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A page that highlights snippets of news that you might otherwise miss.

4 January 2017

BJOG reviews our new learning resources

In the section ‘Insights from outside BJOG’, the editors comment on our online learning resources:

‘Caring for women and their partners experiencing pregnancy loss

This series of six films, developed by the Miscarriage Association in the UK, has been designed specifically to help health professionals to provide supportive care to women and their partners experiencing pregnancy loss and are based on recommendations provided in the NICE guideline for the diagnosis and management of early pregnancy loss.

‘Each short film is freely available and is accompanied by links to further training materials. The films cover: the ambulance call-out; in A&E; the GP surgery; at the booking-in scan; talking about management of miscarriage; talking about the sensitive disposal of pregnancy remains.

‘Additional resources emphasise making sure NHS Trust-specific knowledge is up-to-date, considerations around the language that should be used, discussing what might happen next, not making assumptions, thinking about important practicalities, considering everyone’s needs.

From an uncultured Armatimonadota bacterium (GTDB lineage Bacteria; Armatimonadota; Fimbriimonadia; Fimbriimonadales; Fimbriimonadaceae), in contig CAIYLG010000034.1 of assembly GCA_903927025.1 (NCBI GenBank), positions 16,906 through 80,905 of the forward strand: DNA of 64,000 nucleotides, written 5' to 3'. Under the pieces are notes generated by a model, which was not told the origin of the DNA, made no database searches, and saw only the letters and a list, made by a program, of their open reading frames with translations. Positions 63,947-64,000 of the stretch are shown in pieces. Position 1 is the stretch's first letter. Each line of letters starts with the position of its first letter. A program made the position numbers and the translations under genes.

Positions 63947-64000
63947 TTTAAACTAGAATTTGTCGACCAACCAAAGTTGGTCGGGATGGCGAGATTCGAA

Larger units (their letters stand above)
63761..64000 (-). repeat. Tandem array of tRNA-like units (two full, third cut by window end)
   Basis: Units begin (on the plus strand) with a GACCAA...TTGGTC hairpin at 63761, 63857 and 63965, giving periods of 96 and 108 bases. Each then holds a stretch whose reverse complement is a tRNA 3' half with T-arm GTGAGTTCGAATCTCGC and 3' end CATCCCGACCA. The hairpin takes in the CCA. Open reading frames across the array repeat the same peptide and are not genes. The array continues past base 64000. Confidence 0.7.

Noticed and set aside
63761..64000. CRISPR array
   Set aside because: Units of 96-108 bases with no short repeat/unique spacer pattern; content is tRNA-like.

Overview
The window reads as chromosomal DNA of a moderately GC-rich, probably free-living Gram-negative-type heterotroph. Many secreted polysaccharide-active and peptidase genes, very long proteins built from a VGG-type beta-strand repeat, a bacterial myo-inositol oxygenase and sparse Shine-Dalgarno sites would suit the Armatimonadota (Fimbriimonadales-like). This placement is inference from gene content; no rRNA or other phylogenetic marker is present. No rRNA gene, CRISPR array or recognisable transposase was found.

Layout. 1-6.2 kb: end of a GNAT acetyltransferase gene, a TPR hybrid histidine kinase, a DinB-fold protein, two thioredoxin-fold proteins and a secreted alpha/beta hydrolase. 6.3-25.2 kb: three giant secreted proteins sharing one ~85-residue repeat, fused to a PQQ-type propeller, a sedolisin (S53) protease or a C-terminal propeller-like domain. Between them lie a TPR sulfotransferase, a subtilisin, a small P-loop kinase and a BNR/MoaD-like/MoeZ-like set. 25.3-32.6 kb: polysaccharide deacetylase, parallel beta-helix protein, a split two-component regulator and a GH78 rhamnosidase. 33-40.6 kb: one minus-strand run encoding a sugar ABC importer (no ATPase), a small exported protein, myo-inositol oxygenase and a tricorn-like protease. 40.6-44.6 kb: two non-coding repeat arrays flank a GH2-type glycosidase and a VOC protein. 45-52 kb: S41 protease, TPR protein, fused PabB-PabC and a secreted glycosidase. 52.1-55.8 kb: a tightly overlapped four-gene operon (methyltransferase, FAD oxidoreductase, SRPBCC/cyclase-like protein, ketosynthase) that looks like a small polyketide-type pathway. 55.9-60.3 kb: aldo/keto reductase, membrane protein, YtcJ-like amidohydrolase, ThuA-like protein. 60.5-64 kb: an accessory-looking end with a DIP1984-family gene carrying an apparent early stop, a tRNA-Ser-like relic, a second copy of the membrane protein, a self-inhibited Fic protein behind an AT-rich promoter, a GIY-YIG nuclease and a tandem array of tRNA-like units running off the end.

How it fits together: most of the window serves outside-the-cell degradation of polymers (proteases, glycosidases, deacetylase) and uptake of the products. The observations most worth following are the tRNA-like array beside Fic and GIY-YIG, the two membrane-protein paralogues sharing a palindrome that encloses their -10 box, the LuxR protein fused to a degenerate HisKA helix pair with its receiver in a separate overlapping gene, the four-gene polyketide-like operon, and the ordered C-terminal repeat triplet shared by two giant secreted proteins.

‘Available online at: www.miscarriageassociation.org.uk.’

We hope they will prove useful for many readers.

Source:  BJOG: An International Journal of Obstetrics & Gynaecology Volume 124, Issue 1, (page 17) published online 23 December 2016.       DOI: 10.1111/1471-0528.14482.


27 October 2015

New RCN guidance on the disposal of pregnancy remains

The Royal College of Nursing today launched updated guidance on how nurses and midwives can effectively manage the disposal of pregnancy remains.

The updated guidance aims to help nurses and midwives ensure they have the right systems and processes in place to safely dispose of pregnancy remains according to the personal wishes of the woman and, where appropriate, her partner.

There is no doubt that this can be a difficult topic to discuss with patients. You’ll find our thoughts and suggestions about how best to manage this here.


September 15 2015:

New guidance re miscarriage diagnosis

The diagnosis of miscarriage can be deeply distressing, especially if it also comes as a complete shock.  What it must also be, however, is absolutely accurate, and that can mean having to wait a week or more for a further scan – something many women find very hard to bear.

New research published in the British Medical Journal confirms that scans may well need to be repeated at longer intervals than currently done in order to be absolutely certain of the diagnosis of miscarriage.  The embedded brief video interview with Professor Tom Bourne explains the research and its implications.

While implementation of these findings may well increase anxiety and distress for those waiting for a repeat scan, it is better by far than making a mistake and actively ending a pregnancy which might otherwise survive.  The BMJ’s editorial comment, below, reflects on that difficult balance.

[Click on the image to enlarge it.]

Scan of BMJ editorial comment

You may also like to read the Guardian report on this research – if only for the public comments section, ranging from appreciative to suspicious, and from distressing personal posts to the simply unsympathetic…